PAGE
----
The contract is believed to have protection for the Packers in case Robinson's legal problems resurface. The Packers waited on signing Robinson until after the season began so they wouldn't be obligated to pay him a full season's salary in case he is suspended by the National Football League.
"I can assure you that I'm going to give the Packers 110% of the best of Koren Robinson there is," Robinson told reporters late this afternoon.
Robinson was released by the Minnesota Vikings in August, just 10 days after he was charged with drunken driving and fleeing police. On Aug. 15, Robinson's blue BMW was caught on radar going more than 100 mph in a 55-mph zone. According to police, when they tried to pull him over, Robinson refused to stop and a high-speed chase ensued. The criminal complaint said Robinson's blood-alcohol content was measured at 0.11 percent.
It wasn't Robinson's first brush with the law for substance abuse. In 2005, Robinson pleaded guilty to DUI while with the Seattle Seahawks. And in 2004, he was suspended for four games for violating the league's substance abuse policy.
Robinson declined to talk about his issues with alcohol, though, he said he is undergoing treatment for alcohol abuse. He and Thompson have spoken at length in the past few days, and it appears that Robinson is committed to staying away from alcohol and focusing on football.
"I know I've made some mistakes in my past," Robinson said. "We talked about it, talked to some other people in the organization and put things in place to handle some issues. I just want to concentrate on football and give the Green Bay Packers the best of Koren Robinson. … I'm here to help the team in any way I can. That's all I want to do is play football and just focus on football."
Prior to his arrest in August, Robinson had appeared to put his issues behind him, putting together a Pro Bowl season in Minnesota.
The 6-foot-1, 205-pound Robinson reunites with Packers general manager Ted Thompson, who was with Seattle when the Seahawks selected Robinson in the first round (ninth overall) of the 2001 NFL Draft out of North Carolina State.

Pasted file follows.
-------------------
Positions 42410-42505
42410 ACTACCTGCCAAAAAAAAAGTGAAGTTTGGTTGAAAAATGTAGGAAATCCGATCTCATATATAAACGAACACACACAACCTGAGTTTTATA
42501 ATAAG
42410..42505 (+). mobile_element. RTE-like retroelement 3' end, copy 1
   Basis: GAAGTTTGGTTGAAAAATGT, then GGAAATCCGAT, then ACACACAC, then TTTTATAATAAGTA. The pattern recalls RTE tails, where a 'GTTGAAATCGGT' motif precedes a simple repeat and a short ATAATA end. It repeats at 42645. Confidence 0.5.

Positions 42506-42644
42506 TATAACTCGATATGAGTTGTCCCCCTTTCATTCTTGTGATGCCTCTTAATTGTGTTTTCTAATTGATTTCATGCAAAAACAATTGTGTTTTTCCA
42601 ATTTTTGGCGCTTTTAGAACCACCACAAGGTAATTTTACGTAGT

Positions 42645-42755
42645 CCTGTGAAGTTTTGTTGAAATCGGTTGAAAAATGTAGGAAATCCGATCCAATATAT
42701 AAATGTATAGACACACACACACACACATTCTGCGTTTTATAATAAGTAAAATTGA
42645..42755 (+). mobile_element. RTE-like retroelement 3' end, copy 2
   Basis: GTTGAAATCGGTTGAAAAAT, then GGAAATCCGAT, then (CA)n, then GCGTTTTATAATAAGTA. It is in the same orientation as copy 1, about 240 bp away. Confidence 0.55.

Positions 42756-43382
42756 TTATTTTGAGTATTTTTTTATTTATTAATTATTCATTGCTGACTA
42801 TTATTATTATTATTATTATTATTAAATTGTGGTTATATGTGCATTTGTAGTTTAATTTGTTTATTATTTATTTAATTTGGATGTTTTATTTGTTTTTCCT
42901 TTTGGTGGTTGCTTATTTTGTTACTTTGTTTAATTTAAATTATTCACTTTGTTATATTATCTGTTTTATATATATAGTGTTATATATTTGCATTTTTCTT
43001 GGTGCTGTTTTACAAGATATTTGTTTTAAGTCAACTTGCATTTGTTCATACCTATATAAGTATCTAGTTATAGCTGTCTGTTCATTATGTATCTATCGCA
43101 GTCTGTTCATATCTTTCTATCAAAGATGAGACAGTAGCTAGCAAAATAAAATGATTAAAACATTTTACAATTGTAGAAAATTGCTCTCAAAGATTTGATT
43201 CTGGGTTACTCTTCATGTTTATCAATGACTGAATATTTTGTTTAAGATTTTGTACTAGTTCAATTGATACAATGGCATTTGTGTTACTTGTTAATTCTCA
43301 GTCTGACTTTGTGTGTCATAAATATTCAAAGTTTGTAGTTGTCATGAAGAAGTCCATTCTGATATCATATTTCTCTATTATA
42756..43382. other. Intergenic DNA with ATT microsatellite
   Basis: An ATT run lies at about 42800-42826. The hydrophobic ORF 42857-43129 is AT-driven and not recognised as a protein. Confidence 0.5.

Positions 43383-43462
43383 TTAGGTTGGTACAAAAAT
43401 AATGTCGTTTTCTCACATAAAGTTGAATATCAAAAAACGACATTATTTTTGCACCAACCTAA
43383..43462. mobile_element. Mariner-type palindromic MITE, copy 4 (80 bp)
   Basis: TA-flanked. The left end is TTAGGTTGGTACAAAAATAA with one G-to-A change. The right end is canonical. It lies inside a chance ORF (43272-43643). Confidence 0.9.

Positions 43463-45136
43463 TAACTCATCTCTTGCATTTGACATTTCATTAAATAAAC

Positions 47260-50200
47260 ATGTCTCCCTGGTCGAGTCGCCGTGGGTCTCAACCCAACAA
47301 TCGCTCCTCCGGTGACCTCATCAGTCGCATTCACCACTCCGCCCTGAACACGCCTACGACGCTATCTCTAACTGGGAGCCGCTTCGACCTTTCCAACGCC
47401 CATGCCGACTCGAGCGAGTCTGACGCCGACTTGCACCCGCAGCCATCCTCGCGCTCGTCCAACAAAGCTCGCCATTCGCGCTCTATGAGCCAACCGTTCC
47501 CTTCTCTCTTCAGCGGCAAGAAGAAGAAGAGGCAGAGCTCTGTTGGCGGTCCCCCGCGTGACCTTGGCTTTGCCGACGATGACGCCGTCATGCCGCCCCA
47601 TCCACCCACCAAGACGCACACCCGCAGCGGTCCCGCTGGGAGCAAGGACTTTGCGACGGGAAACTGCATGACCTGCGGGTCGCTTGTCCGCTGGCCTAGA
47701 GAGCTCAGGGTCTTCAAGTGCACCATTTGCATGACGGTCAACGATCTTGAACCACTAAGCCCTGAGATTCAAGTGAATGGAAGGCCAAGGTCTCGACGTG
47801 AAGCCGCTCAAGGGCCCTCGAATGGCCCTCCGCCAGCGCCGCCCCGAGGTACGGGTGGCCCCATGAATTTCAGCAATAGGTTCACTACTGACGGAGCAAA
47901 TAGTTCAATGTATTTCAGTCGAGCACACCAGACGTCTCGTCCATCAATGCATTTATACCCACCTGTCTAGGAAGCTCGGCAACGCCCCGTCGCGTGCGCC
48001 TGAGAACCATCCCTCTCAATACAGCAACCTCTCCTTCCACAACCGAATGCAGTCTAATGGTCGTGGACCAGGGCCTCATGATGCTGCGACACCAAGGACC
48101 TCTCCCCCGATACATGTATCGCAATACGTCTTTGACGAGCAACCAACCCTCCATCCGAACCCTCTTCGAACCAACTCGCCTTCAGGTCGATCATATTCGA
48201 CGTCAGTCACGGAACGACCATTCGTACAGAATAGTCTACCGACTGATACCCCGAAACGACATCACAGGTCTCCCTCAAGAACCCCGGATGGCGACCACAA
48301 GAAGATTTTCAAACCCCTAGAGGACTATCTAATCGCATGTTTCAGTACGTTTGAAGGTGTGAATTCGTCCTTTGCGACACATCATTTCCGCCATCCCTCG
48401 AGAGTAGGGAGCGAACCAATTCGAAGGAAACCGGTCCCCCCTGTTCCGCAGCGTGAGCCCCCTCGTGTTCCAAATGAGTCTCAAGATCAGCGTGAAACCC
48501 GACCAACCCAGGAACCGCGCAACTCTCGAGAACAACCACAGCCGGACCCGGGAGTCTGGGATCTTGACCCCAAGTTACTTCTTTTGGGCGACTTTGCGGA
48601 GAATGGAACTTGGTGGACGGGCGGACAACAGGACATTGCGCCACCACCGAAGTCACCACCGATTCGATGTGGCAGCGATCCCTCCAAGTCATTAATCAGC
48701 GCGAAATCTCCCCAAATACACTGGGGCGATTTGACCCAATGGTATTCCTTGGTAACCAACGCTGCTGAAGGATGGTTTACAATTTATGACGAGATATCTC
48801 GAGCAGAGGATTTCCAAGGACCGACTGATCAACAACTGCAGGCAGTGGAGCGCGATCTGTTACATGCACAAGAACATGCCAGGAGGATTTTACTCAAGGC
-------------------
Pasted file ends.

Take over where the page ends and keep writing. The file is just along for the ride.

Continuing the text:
"I was with Koren out in Seattle for several years," Thompson said. "For those of you who don't know Koren, he is an all-football guy. He loves to practice. He loves to play the game. He's looking very much forward to playing in Green Bay, Wisconsin. Like I've said before, we're trying to make this team as good as we can make it, and we think he adds something to our team. We felt like this was a good move at this time."
Robinson led the NFC and ranked fifth in the league in kickoff returns (26.0 avg., 47 returns, 1,221 yards) in 2005. In a 24-21 road triumph against the Giants (Nov. 13), he returned a kickoff 86 yards for a touchdown. He also had a 72-yard return against the Packers in Minnesota's 23-20 victory Oct. 23 in the Metrodome.
In 71 NFL games, including 57 starts, Robinson has 235 receptions for 3,514 yards (15.0 avg.) and 13 touchdowns. Robinson also has 21 career carries for 114 yards (5.4 avg.) and one TD.
The Packers are seeking a kickoff returner, as well as another playmaker at receiver. The Packers averaged just 18 yards per kickoff return against the Bears in their 26-0 loss Sunday. Samkon Gado, Noah Herron and Robert Ferguson each took turns returning kickoffs with little success. Robinson also gives the Packers' receiving corp another legitimate threat besides Donald Driver.
However, Robinson is still subject to a year-long suspension. Thompson declined to comment citing confidentiality rules of the NFL and NFL Players Association.
"This is a good kid," Thompson said. "I'm not making excuses, he has made some mistakes, but this is a good. He is a good character guy for all intents and purposes, but he has made some mistakes."